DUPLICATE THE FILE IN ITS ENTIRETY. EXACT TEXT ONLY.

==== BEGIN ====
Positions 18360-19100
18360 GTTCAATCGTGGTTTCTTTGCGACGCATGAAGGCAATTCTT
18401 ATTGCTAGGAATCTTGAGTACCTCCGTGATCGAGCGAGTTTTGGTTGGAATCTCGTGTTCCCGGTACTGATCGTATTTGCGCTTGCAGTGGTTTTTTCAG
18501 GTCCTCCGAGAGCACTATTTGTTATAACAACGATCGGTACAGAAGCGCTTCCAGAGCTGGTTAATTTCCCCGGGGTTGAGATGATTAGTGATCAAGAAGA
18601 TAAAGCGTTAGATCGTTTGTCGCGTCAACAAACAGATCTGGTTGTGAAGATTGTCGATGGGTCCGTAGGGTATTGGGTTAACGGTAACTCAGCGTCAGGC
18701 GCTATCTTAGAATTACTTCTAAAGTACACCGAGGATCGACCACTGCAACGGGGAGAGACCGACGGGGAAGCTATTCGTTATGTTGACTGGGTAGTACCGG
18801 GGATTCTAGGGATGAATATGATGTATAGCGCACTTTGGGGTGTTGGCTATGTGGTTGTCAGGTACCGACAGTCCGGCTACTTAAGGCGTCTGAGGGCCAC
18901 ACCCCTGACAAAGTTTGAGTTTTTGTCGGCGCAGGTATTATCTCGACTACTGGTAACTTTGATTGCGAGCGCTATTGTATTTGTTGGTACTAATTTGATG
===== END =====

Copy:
Positions 18360-19100
18360 GTTCAATCGTGGTTTCTTTGCGACGCATGAAGGCAATTCTT
18401 ATTGCTAGGAATCTTGAGTACCTCCGTGATCGAGCGAGTTTTGGTTGGAATCTCGTGTTCCCGGTACTGATCGTATTTGCGCTTGCAGTGGTTTTTTCAG
18501 GTCCTCCGAGAGCACTATTTGTTATAACAACGATCGGTACAGAAGCGCTTCCAGAGCTGGTTAATTTCCCCGGGGTTGAGATGATTAGTGATCAAGAAGA
18601 TAAAGCGTTAGATCGTTTGTCGCGTCAACAAACAGATCTGGTTGTGAAGATTGTCGATGGGTCCGTAGGGTATTGGGTTAACGGTAACTCAGCGTCAGGC
18701 GCTATCTTAGAATTACTTCTAAAGTACACCGAGGATCGACCACTGCAACGGGGAGAGACCGACGGGGAAGCTATTCGTTATGTTGACTGGGTAGTACCGG
18801 GGATTCTAGGGATGAATATGATGTATAGCGCACTTTGGGGTGTTGGCTATGTGGTTGTCAGGTACCGACAGTCCGGCTACTTAAGGCGTCTGAGGGCCAC
18901 ACCCCTGACAAAGTTTGAGTTTTTGTCGGCGCAGGTATTATCTCGACTACTGGTAACTTTGATTGCGAGCGCTATTGTATTTGTTGGTACTAATTTGATG